The U.S. has been serving its economic and political interests through its trade policy strategy. It is no more following the benevolent multilateral approach of 1960s, seeking global cooperation in promoting democracy and​​ freedom. In 1970s and 1980s, it brought about a shift in its earlier stand, focused at domestic economic interests and regional political aims. This policy shift in the U.S. has resulted in more bilateral discussions resulting in agreements over the U.S. compelling its trade partners to access their domestic markets for the U.S. products to minimize the affects of the imports from that country. Entering into free trade pacts with the Caribbean basin, Israel, and Canada is different from the above. ​​ Policy shift lays stress on “fair” trade through antidumping and reactive duty laws to regulate imports and denouncing the rank ​​ of most favored nation although not harming the domestic industry due to the other nations’ unfair foreign trade policies. The United States has not completely denounced multilateral practices as is visible from its participation in Uruguay Round discussions. The difference in approach is evident with its unwillingness to reach a compromise for a consensus on issues as it used to in the past. The U.S. interests have gained primary importance compelling a change in its trade policy strategy (Baldwin, 1980).​​ 

A lot of bickering has been going on the US Trans-Pacific Partnership, as negotiation on regional, Asia-Pacific trade agreement, known as Trans-Pacific Strategic Economic Partnership Agreement (TPP) is going to happen in Melbourne, Australia on March 15-19. From the last one year,​​ Obama government was neglecting its participation by going to the limits of worst type of protectionism, as there were concessions for the stakeholders (James, 15 March 2010).​​ 

The TPP deal has potential although drawbacks remain to be analyzed. The actual TPP took place in 2006 with just four members—Brunei, Chile, New Zealand, and Singapore. The purpose behind the agreement was to remove tariffs between the members by 2015. Other participants joined in 2008 were Australia, Vietnam, and Peru, just after the U.S. showing its interest in joining the TPP. Future expansion of this group is seen in the Asia-Pacific region with Malaysia also showing interest in joining it in February 2010 (James, 15 March 2010).

Asia-Pacific region has seen growth, as it is visible from Table 1 that member states are registering comparatively fast growth rate over the last decade. The U.S. national interest has increased with its goods export lead by 8 percent in 2008 and service exports by 7.7 percent. This TTP is an attempt by the U.S. government to compensate its diminishing participation in Asia-Pacific markets, as other countries are entering into bilateral and regional pacts to which the U.S. is not a party. It will provide the U.S. the opportunity to become competitive and get its share of job related economic aspects (James, March 15 2010).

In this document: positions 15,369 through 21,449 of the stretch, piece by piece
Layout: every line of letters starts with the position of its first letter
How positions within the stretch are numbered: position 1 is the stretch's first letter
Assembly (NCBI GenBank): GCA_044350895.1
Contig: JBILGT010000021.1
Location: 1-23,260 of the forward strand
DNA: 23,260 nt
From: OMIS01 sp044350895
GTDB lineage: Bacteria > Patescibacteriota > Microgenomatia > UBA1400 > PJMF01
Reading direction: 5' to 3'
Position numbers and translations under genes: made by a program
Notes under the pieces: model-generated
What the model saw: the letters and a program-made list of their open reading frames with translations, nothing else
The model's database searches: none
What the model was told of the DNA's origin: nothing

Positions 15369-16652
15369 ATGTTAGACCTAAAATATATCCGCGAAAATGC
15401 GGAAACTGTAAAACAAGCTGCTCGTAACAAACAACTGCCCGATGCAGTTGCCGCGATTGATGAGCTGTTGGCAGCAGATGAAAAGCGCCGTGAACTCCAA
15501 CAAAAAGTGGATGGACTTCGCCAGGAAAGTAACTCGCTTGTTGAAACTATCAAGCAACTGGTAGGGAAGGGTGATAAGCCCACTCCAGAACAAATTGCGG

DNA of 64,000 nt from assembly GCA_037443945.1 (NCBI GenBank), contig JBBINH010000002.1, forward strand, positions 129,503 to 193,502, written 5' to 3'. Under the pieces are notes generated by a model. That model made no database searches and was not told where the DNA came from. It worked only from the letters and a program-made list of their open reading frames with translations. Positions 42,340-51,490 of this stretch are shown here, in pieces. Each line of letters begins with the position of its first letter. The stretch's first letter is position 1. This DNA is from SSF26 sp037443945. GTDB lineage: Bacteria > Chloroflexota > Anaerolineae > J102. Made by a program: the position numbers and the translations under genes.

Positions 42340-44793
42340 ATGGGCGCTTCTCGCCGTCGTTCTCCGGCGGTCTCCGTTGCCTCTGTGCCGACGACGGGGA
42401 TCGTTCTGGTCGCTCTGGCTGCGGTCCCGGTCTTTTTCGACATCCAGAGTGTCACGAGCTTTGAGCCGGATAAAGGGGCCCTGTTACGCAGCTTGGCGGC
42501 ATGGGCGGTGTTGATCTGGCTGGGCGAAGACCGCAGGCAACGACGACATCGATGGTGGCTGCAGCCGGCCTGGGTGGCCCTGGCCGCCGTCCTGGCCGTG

Earlier, during his tenure of 1 year, Obama government was following protectionist policy, showing disregard to trade liberalization and catering to special interest groups wanting protection from foreign competition. This TPP is a good attempt on the par of the US government of opening up towards globalization (James, March 15 2010).

The government should make further advances in the interests of the consumers and businesses by showing allegiance to bilateral pacts already made. Free trade in the true global spirit should be encouraged​​ to promote economic liberty and global interaction. TPP discussions should not be used as a ploy to divert attention of the supporters of such pacts from multilateral or unilateral trade liberalization tactics (James, March 15 2010).

  • Path to Globalization

The U.S. is on the path to globalization through various trade agreements. Such agreements enhance exports of the U.S. companies, their profits, employment, and wages in such industries that cater to the increasing world markets. The World Trade Organization also puts pressure on the American government to follow the open market policy of global economy. Globalization has helped the American people to access goods and services in competitive rates, resulting in money value increase in real terms. Local producers compete with foreign producers on price, quality and production to the benefit of American public. By importing raw material, capital goods and other essential inputs like steel and semiconductors at competitive rates, the U.S. companies are successfully reducing their cost of production, which helps them to remain competitive in international markets (Cato Institute, 2009).


The U.S. government trade agreements include United States Court of International Trade, Canada-United States Free Trade Agreement, United States International Trade Commission, United States free trade agreements, North American Free Trade Agreement, Organization of American States, and Security and Prosperity Partnership of North America. Trade agreements serve the purpose of agreement on trade issues with partner or other country although the public opinion in the US is divided on the need to enter into such agreements. ​​ 

The table 2 below provides a view of the US percentage of imports to its exports from 1960 to 2004.The year 2004 indicates the imports to the highest level of 60 percent to exports 4 percent. Similarly, export was highest in 1964 simultaneously resulting in lowest import that year.​​ 

Table 2

The table 3 below captures export of goods and services from 1960 to 2004. The table 3 shows clear difference in the quantum of services that rose during the time period to goods exported. Both were at the highest peak in the year 2004.

Table 3

Table 4 below indicates that import was greater than export as shown in table 3; import of goods and services combined is just below 1800 billion dollars while export is below 1200 billion dollars.

Table 4